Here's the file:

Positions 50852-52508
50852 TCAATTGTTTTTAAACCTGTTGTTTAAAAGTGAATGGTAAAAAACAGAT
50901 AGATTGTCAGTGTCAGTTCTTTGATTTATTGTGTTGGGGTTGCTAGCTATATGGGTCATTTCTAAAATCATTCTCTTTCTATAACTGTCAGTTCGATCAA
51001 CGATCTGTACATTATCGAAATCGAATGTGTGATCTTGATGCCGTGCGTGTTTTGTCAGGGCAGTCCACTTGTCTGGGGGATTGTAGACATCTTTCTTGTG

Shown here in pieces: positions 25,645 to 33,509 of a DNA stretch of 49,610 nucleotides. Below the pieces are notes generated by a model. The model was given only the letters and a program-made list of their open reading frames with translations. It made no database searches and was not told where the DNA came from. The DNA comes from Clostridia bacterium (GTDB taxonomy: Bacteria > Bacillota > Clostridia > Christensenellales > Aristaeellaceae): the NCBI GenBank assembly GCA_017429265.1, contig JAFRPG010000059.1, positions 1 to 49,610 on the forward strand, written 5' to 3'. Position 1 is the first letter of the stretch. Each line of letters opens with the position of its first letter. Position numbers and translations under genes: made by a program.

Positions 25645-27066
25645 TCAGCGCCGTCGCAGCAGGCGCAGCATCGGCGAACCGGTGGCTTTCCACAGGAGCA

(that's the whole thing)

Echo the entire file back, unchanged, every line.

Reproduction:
Positions 50852-52508
50852 TCAATTGTTTTTAAACCTGTTGTTTAAAAGTGAATGGTAAAAAACAGAT
50901 AGATTGTCAGTGTCAGTTCTTTGATTTATTGTGTTGGGGTTGCTAGCTATATGGGTCATTTCTAAAATCATTCTCTTTCTATAACTGTCAGTTCGATCAA
51001 CGATCTGTACATTATCGAAATCGAATGTGTGATCTTGATGCCGTGCGTGTTTTGTCAGGGCAGTCCACTTGTCTGGGGGATTGTAGACATCTTTCTTGTG

Shown here in pieces: positions 25,645 to 33,509 of a DNA stretch of 49,610 nucleotides. Below the pieces are notes generated by a model. The model was given only the letters and a program-made list of their open reading frames with translations. It made no database searches and was not told where the DNA came from. The DNA comes from Clostridia bacterium (GTDB taxonomy: Bacteria > Bacillota > Clostridia > Christensenellales > Aristaeellaceae): the NCBI GenBank assembly GCA_017429265.1, contig JAFRPG010000059.1, positions 1 to 49,610 on the forward strand, written 5' to 3'. Position 1 is the first letter of the stretch. Each line of letters opens with the position of its first letter. Position numbers and translations under genes: made by a program.

Positions 25645-27066
25645 TCAGCGCCGTCGCAGCAGGCGCAGCATCGGCGAACCGGTGGCTTTCCACAGGAGCA